4. #4
    Oldest join date recoveryone's Avatar
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    All I can say is welcome to the 21st century, Music servers have been around for the better part of the last decade and the debate of which sounds better has been solely in the ears of the beholder. There are so many factors within the chain of the sound being reproduce that no two people would agree, but the major plus on the server equation side is the convenience and ability to store massive amounts of music without taking up space in the room. Now it looks you are going with a hard wire setup and the only drawback on that is the possible computer noise (fans) or like some of us have a wireless setup and the computer is in a closet or garage (mine). Your playback/transport is very vital and can make or break the whole experience. I'm a big squeezebox fan myself, but there are other great setups and within the last few years several manufactures have Incorporated the technology into their AVR's. So welcome aboard to the digital highway of music
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  5. #5
    RGA
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    There are many things at play. Recording quality, playback quality, transfer quality. I can buy a $189 turntable at Radio Shack (now called The Source) in Canada and put an LP on it and record it onto my computer. I can then say that gee the playback "sounds the same."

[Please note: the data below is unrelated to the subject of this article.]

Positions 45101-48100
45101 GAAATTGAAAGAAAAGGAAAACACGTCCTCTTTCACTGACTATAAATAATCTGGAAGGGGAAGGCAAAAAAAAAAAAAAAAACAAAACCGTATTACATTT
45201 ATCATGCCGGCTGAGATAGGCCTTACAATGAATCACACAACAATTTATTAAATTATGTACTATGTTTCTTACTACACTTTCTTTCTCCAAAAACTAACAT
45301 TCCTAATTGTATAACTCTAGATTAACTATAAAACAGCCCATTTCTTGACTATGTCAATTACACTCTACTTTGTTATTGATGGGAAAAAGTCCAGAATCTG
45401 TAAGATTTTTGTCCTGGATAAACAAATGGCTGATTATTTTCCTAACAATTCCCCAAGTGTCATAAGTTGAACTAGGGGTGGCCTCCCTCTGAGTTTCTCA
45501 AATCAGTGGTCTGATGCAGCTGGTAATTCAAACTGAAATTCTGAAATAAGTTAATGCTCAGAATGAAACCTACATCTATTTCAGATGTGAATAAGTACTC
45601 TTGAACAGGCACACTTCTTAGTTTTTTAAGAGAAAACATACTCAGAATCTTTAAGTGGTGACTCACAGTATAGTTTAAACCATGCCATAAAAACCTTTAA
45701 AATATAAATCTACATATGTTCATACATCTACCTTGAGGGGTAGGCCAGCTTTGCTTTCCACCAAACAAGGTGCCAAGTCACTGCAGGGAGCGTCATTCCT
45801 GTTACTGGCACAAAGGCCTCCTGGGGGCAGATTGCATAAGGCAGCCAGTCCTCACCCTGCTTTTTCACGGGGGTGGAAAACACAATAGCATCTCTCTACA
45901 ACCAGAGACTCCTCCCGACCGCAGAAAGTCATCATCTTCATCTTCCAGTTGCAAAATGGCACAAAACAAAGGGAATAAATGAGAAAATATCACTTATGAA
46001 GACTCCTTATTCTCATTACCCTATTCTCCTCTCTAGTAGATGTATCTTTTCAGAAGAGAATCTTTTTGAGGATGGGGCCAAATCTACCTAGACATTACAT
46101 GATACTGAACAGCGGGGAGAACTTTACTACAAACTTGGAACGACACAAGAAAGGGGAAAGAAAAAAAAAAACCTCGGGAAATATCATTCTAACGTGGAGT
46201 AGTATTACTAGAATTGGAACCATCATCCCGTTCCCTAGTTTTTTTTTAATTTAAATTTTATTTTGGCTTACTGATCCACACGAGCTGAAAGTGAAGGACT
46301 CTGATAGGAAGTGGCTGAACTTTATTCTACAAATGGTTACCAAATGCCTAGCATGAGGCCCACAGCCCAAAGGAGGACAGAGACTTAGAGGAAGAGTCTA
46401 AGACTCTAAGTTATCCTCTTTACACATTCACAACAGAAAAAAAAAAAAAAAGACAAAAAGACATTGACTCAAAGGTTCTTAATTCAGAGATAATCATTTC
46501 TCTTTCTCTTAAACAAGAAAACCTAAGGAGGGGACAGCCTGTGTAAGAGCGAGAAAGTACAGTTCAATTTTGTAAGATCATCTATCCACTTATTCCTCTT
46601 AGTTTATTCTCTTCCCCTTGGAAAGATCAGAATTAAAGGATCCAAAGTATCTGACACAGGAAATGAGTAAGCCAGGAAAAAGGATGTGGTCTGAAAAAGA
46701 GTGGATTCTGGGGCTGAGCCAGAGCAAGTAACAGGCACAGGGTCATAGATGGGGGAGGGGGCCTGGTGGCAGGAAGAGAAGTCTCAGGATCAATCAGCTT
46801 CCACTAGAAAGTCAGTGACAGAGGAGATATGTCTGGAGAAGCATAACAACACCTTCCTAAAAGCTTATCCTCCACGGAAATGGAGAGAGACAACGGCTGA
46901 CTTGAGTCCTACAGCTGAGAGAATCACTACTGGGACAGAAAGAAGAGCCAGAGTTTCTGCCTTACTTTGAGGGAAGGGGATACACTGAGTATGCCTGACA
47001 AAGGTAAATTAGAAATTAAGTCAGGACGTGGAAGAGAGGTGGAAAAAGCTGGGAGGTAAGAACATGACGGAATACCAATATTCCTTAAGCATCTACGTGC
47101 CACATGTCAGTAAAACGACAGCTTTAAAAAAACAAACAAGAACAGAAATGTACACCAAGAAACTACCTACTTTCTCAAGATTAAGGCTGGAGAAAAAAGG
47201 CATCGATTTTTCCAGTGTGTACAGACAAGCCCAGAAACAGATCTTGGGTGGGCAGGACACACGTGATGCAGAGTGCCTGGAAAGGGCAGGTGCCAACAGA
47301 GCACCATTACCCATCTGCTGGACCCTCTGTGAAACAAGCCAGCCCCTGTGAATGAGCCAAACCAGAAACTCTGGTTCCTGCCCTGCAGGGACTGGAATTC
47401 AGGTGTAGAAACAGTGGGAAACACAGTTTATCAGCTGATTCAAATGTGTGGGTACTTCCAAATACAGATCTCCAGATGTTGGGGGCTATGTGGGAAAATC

Likewise you can listen to an SACD machine of an album which has a CD layer on it and conclude that the SACD sounds better. However you don't really know how good or ****ty the CD playing part of the machine is - or if the CD layer was deliberately badly recorded to make the SACD shine. When CD first came out and well into the 90s and perhaps to this day they listed the Wow and Flutter specs - this was pure marketing drivel and the goal of this spec was to show the words "below measurable limits" or some such comment. Turntables could never get numbers that good (however most even entry level turntables today have wow and flutter well below the threshold of human hearing. It's kind of the old numbers game of if Camera A has 5megapixels and camera B has 18 megapixels the latter will be deemed better. However if the first camera is a Nikon DSLR with a high qaulity $800 lens and camera B is a point and shoot with a tiny plastic lens the Nikon will destroy it in ever way. Despite worse numbers.

    Again there is more to the game that the resolution or the quality of the format. I take a Ray Charles CD out and place it on several top quality CD players and compare that to the LP of the same album on LP on an equally top quality turntable and the LP sounds far more dynamic - more and better bass, more and better treble (much much much better treble) and in every other way the vinyl beats the CD to death. (it's not available on any other format because all other formats have ****ty selection - that may change but CD by 1990 filled the entire shop - 6 years and vinyl and tape was relegated to one stand in the corner of the store.

    If I sound like I am defending vinyl here or attacking digital I am not.

    I have put my Audio Note turntable up for sale consignment at Soundhounds.